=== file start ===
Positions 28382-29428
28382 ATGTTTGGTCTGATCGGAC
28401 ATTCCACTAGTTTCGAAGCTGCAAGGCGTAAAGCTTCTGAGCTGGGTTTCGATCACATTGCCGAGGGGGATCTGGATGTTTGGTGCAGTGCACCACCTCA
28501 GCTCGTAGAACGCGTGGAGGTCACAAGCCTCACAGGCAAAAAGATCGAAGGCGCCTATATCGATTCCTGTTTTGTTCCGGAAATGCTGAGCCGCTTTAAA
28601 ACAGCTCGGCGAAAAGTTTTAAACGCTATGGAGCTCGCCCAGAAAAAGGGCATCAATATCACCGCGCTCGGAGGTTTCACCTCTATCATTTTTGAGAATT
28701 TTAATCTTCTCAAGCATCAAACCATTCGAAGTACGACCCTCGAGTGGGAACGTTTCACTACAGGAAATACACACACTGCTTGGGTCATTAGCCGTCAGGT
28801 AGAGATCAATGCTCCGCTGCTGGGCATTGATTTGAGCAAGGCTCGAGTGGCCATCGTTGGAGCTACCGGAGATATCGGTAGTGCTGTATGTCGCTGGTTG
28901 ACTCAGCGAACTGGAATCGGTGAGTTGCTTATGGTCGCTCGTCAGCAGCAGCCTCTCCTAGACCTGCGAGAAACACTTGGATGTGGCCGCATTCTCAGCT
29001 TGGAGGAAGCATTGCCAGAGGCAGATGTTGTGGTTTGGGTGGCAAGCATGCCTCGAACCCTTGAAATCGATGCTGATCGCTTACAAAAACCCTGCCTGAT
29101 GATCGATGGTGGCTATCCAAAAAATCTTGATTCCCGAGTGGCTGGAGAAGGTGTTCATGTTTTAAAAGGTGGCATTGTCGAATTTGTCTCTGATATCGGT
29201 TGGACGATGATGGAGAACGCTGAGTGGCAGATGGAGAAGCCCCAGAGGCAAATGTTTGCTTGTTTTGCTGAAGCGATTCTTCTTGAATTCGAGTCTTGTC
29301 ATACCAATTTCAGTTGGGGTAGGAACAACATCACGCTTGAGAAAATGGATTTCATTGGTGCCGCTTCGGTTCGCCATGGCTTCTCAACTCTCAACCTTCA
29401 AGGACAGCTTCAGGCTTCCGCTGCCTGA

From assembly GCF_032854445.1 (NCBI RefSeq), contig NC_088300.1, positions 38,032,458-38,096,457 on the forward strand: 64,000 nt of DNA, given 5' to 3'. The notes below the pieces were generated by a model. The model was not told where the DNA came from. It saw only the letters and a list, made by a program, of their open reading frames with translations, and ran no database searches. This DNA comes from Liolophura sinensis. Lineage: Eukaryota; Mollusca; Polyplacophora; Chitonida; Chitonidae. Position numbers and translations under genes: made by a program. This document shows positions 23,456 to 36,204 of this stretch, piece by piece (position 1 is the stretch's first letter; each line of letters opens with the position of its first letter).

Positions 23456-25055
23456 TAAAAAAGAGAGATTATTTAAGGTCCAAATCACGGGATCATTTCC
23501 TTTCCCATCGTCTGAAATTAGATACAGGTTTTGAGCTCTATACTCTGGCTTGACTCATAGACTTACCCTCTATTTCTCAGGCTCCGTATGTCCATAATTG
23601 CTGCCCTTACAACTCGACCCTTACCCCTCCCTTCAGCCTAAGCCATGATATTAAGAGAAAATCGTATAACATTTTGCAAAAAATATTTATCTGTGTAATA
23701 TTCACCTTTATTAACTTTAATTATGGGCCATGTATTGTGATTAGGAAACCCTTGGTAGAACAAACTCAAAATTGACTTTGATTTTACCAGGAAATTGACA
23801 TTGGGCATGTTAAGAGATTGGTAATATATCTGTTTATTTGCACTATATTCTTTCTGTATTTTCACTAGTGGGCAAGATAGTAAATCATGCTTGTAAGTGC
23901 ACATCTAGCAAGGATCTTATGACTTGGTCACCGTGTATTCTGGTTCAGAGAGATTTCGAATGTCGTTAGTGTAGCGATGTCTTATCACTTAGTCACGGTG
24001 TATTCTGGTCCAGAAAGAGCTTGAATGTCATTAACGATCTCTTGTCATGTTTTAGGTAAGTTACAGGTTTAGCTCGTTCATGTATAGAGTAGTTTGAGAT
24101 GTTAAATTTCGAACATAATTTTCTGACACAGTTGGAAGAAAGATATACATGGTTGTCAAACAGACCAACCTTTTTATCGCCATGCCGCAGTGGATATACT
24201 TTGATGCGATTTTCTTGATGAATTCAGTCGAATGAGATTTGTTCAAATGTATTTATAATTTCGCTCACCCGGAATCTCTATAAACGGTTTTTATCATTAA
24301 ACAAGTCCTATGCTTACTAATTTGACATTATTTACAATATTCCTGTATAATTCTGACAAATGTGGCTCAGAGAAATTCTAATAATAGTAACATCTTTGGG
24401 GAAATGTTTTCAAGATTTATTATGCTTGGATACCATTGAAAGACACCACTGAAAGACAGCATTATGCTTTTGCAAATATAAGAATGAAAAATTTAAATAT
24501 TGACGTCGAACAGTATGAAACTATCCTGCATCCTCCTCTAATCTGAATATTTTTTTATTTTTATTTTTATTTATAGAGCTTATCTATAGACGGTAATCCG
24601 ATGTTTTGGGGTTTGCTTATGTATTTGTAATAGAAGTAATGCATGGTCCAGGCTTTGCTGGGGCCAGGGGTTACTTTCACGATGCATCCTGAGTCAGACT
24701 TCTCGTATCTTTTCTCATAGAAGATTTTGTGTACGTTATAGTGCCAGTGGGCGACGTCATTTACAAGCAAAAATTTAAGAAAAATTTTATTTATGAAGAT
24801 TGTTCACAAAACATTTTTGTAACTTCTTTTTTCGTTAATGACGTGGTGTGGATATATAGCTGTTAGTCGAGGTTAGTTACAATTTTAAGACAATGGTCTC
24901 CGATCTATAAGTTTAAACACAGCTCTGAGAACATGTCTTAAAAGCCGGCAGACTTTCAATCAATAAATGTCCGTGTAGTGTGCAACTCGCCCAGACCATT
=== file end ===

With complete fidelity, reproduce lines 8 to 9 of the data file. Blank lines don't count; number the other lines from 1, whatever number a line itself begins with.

28901 ACTCAGCGAACTGGAATCGGTGAGTTGCTTATGGTCGCTCGTCAGCAGCAGCCTCTCCTAGACCTGCGAGAAACACTTGGATGTGGCCGCATTCTCAGCT
29001 TGGAGGAAGCATTGCCAGAGGCAGATGTTGTGGTTTGGGTGGCAAGCATGCCTCGAACCCTTGAAATCGATGCTGATCGCTTACAAAAACCCTGCCTGAT